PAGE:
INDIAN: I didn’t flee from anywhere or anything! I came here to study. At the moment I have a break between two lectures. And when I graduate, I shall be going back to India.

ENGLISHMAN: You’re going back?

INDIAN: That’s right. I’m going back.

ENGLISHMAN: And risk your young children being exploited in some factory? Of course, in the case of…

INDIAN: In the case of something happening to my future wife and me. Yes, I understand. But even if your forebodings actually happen and we both get killed, there will be my and her friends, my and her family. Our children certainly won’t end up without anybody. But just imagine that I stay here and something happens to my future wife and me. Do you really believe that there’s nobody here who might try to use them in some way?

ENGLISHMAN: No, we’re not on the same wavelength. I don’t think that everyone here is good and in India bad. No, people are the same everywhere – some are good and some aren’t. I’m aware that the owners of some of those Indian factories have come from this country and if they could do the same here, they would. But they can’t. The point is that our country is better organized, more ready and able to prevent something bad happening to them than yours.

INDIAN: I agree. But even in the best organized countries terrible things happen to children. You’ve read about Indian factories, but I’ve read about the sexual abuse of children in Belgium, Switzerland, Austria… You will agree with me that these are very well organized and structured countries, but such things still take place in them. That’s why I don’t think I’d be doing my children a favour if I brought them up in Europe or North America instead of India. Terrible things can happen anywhere.

ENGLISHMAN: Even so, there is less likelihood of them happening here, or even in Belgium, than in India.

INDIAN: I’m not so sure. If one compares the number of abused children and the number of inhabitants in Belgium with the same numbers in India, which has more than a billion inhabitants, it’s an open question which percentage is lower. I’ve never had the opportunity to see such information, but I’m pretty sure that India wouldn’t come off much worse.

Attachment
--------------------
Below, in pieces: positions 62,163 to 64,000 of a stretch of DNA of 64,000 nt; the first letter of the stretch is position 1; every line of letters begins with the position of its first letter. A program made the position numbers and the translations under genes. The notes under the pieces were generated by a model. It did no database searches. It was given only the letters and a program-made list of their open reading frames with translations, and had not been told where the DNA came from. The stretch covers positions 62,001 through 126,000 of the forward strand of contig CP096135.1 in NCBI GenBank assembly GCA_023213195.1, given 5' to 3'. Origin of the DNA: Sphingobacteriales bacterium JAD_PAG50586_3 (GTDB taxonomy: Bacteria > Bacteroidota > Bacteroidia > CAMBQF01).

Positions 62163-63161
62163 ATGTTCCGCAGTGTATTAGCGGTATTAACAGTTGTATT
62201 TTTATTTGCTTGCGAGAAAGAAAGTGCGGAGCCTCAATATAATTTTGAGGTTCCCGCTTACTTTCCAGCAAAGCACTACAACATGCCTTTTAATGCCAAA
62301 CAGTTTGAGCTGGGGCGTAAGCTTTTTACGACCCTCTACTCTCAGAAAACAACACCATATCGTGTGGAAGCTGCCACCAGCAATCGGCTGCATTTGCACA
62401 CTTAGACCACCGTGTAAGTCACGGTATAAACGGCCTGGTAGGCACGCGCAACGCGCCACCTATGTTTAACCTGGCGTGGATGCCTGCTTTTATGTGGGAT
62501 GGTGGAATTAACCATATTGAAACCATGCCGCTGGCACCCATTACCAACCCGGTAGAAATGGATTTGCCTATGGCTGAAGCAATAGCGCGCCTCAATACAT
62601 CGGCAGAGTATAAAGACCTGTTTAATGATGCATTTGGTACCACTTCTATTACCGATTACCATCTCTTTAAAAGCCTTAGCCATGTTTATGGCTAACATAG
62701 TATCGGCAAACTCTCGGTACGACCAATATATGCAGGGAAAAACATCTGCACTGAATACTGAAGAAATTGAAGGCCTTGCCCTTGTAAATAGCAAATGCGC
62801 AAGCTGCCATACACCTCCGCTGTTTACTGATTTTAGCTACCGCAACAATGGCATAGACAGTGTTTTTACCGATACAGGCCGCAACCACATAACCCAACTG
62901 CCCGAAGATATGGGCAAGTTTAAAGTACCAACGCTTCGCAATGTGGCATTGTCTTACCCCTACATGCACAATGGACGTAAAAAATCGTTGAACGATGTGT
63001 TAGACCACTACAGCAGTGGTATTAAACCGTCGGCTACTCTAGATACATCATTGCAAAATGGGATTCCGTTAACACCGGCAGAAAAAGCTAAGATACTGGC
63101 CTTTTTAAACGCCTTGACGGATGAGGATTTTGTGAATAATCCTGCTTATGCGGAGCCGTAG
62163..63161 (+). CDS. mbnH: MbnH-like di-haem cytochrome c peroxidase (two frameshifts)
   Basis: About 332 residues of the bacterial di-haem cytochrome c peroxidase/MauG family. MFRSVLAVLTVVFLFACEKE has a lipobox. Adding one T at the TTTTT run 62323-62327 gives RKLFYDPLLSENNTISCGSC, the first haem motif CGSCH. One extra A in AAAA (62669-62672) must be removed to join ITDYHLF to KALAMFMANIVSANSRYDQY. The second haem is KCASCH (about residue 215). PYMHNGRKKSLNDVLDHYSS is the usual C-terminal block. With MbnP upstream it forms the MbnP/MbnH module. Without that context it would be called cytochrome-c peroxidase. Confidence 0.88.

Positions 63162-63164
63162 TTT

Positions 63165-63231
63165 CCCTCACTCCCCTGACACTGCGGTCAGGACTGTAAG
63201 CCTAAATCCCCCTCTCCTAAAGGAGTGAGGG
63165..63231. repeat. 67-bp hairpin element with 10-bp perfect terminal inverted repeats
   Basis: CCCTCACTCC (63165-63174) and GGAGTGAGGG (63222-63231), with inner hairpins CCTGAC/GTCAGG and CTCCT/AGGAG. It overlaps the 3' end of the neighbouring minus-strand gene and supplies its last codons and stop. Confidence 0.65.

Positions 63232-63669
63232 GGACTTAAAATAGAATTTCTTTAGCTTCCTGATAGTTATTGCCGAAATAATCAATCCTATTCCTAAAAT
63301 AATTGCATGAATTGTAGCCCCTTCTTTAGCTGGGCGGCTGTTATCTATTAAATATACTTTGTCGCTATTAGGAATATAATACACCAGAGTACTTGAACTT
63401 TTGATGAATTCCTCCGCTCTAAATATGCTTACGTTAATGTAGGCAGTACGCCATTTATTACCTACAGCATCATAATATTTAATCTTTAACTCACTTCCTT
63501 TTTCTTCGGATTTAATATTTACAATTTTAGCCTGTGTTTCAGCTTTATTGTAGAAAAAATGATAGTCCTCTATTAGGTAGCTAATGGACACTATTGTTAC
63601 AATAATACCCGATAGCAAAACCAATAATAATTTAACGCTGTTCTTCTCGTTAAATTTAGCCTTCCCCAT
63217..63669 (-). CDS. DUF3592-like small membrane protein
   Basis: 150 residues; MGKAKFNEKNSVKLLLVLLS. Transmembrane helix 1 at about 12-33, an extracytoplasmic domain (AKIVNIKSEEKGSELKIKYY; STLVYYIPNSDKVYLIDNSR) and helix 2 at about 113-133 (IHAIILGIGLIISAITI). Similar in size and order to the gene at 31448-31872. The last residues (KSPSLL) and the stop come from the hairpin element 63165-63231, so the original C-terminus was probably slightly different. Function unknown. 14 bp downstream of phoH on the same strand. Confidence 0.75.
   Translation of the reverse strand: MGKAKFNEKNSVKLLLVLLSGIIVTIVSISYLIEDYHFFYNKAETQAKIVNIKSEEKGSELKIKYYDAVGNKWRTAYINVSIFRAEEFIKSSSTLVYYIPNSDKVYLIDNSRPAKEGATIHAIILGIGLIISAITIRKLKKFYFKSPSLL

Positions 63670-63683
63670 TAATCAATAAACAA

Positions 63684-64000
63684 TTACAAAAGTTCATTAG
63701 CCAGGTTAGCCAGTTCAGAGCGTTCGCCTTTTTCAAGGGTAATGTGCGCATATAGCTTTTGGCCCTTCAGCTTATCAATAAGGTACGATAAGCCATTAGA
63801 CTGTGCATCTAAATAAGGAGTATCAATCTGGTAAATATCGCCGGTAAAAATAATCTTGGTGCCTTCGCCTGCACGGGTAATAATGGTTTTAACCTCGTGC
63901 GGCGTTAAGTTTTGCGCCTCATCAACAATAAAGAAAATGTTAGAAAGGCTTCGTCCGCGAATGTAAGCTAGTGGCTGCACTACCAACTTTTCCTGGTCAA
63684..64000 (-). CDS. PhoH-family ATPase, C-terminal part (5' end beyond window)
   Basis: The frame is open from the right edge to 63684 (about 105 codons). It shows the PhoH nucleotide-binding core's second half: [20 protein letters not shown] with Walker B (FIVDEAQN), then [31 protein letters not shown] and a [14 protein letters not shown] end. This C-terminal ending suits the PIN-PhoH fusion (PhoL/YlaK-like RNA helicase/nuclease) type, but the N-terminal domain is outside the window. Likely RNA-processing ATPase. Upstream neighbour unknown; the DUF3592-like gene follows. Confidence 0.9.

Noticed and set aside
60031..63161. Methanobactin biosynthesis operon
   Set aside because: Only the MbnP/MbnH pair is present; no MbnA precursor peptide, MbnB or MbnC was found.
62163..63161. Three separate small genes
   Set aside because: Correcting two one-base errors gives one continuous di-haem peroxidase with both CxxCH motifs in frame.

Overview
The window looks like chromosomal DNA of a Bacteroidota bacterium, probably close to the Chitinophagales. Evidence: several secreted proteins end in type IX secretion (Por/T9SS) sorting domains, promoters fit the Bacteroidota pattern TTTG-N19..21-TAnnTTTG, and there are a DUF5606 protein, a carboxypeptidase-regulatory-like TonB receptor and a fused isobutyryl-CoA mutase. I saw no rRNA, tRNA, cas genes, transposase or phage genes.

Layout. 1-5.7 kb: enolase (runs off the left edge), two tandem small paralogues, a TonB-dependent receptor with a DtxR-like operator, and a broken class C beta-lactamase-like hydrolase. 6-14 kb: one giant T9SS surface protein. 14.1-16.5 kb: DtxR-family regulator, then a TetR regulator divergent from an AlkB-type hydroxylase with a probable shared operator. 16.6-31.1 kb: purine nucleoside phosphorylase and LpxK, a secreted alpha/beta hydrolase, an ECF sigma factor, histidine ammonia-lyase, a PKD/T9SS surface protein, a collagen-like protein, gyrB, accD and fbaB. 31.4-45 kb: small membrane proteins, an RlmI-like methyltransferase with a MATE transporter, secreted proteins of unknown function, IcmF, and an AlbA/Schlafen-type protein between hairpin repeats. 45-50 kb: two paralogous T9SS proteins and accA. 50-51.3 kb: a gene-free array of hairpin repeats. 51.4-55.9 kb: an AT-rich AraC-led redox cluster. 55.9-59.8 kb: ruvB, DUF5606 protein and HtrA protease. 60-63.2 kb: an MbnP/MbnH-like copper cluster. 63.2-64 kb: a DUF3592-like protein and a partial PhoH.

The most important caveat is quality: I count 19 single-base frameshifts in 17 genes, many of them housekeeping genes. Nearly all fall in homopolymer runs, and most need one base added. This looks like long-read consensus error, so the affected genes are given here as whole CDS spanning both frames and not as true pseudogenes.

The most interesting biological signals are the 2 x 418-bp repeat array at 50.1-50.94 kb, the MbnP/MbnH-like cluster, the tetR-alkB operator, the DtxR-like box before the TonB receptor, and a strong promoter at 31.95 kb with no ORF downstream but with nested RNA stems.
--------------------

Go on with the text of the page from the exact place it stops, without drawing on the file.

ENGLISHMAN: Yes, I understand… You quite simply don’t want to say anything bad about your country. Don’t think that I’m criticizing you – I’m not, in fact I respect you all the more because of it. A man should protect his country’s reputation. But, precisely because I respect you, I would like you to look upon me as a friend and to confide in me. I’m not trying to prove that Indians are a bad people – on the contrary, you are proof that they aren’t – what I’m trying to do is point out that there’s something wrong with the Indian social system. You don’t have to be afraid that I will in any way use what you are telling me against you or your country. I’m quite simply interested to know what it was that forced a young, intelligent and devoted man to leave India.

INDIAN: It seems you haven’t been listening to a word I’ve been saying. Nothing forced me to leave! I didn’t flee the country! I wasn’t driven out! I came here to study. That’s all.

ENGLISHMAN: You could have studied in India, but even so you decided to come here. In spite of the fact that you love India. There must be a reason. I suppose the majority of university professors are corrupt, and so you were afraid that your diligence and intelligence wouldn’t be sufficient. Recently I read an article about corruption in Asian countries. The extent to which this has reached is really awful.

INDIAN: So, in your country there’s no corruption, eh? The moment I arrived here, I was met by news of aristocratic titles that your Prime Minister sold to wealthy citizens. If that’s not corruption, then I don’t know what is. And it concerns the first man in the country. And this isn’t Asia.